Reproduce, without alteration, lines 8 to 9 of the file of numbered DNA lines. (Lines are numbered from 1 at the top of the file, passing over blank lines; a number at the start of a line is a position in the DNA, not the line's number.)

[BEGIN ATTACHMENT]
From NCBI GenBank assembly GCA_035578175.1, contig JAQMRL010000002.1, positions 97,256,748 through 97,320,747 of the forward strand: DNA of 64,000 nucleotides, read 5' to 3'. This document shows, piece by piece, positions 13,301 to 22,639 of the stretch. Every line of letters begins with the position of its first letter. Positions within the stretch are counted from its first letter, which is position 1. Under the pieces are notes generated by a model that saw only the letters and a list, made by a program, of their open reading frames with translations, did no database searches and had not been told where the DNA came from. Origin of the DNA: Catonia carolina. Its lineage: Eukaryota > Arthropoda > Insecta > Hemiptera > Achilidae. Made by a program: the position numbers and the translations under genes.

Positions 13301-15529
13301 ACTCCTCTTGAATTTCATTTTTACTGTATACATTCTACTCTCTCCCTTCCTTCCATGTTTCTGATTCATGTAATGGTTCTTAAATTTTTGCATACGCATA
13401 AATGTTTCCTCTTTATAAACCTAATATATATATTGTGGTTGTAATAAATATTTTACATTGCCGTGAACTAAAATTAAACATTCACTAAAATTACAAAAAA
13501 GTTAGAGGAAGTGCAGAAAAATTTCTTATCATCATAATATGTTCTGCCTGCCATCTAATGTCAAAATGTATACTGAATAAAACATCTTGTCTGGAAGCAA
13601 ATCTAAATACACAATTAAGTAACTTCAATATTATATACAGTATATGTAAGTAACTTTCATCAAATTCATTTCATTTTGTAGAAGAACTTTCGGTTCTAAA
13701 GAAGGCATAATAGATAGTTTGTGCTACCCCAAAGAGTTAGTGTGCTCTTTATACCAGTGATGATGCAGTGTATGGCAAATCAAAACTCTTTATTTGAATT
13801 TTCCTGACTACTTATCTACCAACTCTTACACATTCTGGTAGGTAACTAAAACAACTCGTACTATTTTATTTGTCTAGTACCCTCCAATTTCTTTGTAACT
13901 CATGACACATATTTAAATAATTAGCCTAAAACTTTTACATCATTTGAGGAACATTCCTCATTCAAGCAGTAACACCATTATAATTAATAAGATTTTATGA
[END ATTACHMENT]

13801 TTCCTGACTACTTATCTACCAACTCTTACACATTCTGGTAGGTAACTAAAACAACTCGTACTATTTTATTTGTCTAGTACCCTCCAATTTCTTTGTAACT
13901 CATGACACATATTTAAATAATTAGCCTAAAACTTTTACATCATTTGAGGAACATTCCTCATTCAAGCAGTAACACCATTATAATTAATAAGATTTTATGA